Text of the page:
My goal this week is to write about nothing. The ridiculous concept we Tibetan Buddhists endlessly chase after.
The dilemma is, “nothing means nothing.”
What I learnt on Sunday is that faith in nothing is the answer.
And that’s the conundrum.
Luckily I had a very wise man attempt to explain this to me.
Luckily I have faith in him.
Luckily he explained it in a way that gave a glimmer of what the answer is.
Faith is a tough one. Trust follows a close second.
Six weeks ago my doctor said I had nothing to worry about. Four weeks ago he called back, said he was wrong and told me there’s a problem.
Two weeks ago I had a stable place to call home. Five days ago that concept evaporated.
Four days ago Lotsawa David Karma Choephel gave a teaching on impermanence and faith at the Thrangu Monastery.
I grasped his every word.
One of the rare times when you believe a message was designed for that perfect moment.
It gave me faith in this fickle world.
Lotsawa David is a translator for some of the highest teachers in the Tibetan Buddhist world. He’s also a longtime and learned practitioner with endless credentials. It’s obvious he has absorbed a great deal of wisdom along the way. He is a patient man. That helps when attempting to explain the dharma to someone like me.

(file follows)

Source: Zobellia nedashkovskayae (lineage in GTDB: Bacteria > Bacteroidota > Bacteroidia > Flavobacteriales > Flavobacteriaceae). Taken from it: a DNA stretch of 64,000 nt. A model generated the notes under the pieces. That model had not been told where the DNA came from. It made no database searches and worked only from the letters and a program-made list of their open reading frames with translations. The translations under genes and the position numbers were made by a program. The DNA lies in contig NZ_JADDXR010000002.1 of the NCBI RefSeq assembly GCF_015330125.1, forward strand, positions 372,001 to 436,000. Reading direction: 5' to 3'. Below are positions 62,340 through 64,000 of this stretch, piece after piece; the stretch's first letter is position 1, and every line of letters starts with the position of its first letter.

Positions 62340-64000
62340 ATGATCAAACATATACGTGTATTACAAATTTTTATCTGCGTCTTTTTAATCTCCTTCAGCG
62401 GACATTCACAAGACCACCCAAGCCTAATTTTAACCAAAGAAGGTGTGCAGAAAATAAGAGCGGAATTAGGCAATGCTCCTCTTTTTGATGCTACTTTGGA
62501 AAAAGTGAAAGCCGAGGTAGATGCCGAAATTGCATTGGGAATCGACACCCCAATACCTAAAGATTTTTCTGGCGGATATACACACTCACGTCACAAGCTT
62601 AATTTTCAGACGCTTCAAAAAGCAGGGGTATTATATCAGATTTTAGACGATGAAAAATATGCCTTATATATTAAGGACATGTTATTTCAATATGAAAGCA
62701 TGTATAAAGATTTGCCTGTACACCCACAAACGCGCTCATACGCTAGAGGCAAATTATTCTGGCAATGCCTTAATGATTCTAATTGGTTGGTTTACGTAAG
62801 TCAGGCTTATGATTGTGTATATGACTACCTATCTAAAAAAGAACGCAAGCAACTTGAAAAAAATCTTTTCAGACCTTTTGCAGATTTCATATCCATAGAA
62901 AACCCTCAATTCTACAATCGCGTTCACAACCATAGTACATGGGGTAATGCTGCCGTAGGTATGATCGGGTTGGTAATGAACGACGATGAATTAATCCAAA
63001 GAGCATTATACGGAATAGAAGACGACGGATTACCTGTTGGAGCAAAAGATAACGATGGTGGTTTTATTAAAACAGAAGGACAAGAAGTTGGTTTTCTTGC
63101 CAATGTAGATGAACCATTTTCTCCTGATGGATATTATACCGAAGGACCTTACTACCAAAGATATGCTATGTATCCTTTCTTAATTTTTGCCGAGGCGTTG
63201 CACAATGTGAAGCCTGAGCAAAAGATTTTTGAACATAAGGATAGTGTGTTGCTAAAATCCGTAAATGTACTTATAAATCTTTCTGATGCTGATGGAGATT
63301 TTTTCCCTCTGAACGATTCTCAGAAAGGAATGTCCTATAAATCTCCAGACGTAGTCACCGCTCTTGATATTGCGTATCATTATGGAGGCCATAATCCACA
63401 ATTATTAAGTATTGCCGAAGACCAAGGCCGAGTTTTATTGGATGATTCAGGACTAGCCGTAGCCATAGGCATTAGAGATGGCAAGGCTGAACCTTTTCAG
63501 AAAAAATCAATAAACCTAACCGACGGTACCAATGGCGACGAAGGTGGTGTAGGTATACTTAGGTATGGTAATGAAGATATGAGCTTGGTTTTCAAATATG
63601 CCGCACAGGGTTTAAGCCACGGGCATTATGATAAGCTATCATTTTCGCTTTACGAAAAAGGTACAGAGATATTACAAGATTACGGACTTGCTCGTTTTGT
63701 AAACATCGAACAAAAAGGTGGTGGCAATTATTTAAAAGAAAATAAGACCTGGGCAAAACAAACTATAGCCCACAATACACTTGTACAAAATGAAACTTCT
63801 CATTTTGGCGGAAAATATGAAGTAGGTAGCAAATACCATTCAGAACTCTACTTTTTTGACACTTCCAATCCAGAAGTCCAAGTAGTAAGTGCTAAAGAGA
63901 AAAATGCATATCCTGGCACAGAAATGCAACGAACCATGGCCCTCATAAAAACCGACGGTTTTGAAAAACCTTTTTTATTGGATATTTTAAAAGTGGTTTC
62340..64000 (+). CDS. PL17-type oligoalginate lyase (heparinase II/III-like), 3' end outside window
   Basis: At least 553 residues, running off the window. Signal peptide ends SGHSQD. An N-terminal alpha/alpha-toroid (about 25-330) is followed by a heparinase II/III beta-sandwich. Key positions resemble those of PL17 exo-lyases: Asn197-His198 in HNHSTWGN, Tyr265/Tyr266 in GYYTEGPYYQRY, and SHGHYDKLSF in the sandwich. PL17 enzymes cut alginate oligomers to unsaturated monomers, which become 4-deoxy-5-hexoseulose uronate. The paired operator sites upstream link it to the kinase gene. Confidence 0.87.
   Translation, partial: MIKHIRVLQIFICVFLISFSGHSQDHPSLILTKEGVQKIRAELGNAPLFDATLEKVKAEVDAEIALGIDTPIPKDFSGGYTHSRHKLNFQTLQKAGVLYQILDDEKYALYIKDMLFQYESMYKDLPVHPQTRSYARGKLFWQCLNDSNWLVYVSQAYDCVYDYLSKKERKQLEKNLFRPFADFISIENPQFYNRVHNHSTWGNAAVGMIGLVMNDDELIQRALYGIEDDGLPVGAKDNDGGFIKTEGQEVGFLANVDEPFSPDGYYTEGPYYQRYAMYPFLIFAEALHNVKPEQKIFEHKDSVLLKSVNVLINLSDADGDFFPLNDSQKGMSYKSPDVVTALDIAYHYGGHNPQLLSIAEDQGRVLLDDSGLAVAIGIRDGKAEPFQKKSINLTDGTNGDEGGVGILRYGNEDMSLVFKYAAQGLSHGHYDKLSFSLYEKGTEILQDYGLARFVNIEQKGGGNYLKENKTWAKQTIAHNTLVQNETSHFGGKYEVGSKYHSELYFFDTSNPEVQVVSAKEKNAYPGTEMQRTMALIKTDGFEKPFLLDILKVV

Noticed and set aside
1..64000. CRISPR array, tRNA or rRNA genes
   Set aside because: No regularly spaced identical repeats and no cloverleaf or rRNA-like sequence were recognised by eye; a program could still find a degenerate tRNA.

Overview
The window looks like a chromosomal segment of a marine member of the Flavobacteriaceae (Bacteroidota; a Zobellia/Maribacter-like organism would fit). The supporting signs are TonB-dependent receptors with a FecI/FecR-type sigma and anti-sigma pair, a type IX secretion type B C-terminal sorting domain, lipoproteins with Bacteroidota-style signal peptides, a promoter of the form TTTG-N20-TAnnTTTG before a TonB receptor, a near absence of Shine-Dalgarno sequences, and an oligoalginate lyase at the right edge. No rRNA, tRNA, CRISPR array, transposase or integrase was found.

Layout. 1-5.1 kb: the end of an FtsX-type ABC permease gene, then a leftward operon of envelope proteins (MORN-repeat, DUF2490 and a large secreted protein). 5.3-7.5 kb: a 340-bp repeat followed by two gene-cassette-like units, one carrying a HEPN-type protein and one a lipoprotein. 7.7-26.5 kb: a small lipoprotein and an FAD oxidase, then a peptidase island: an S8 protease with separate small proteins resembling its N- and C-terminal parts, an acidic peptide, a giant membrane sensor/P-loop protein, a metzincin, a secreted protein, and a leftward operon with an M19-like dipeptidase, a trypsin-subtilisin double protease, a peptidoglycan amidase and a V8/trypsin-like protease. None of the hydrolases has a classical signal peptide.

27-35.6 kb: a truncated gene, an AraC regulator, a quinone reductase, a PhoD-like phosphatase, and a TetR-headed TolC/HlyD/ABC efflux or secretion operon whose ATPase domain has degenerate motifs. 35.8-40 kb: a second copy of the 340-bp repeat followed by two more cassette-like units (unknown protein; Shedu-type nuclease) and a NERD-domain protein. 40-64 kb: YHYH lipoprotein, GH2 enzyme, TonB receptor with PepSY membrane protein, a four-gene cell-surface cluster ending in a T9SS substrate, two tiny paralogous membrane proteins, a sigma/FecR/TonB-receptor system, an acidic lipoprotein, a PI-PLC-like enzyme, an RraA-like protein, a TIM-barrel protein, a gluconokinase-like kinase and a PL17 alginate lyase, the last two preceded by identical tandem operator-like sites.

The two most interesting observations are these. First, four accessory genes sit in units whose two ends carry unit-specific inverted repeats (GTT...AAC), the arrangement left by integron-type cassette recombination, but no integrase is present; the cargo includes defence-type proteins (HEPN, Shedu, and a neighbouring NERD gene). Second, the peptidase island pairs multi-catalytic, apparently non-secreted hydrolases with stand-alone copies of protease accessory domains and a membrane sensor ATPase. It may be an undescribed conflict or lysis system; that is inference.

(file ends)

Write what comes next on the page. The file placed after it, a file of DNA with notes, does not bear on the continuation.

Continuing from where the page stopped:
The Buddhist teachings on emptiness really makes no sense when you put a western twist on the concept. The hard part is to put aside your habitual way of thinking and trust there is something more. A great teacher can be the impetus to dig through your habitual crap. Luckily I live in a time and place where I’m surrounded by people to help with the journey.
Faith is something we believe in but can’t prove. The concept is impossible. How do you carry on when your faith has been shaken? You can’t always dodge the facts.
Life is easier if you have faith in impermanence. Trust that everything is going to change.
I carry on with knowing I don’t know. This serves me well.
It leaves me with faith in nothing… and this means I have hope.
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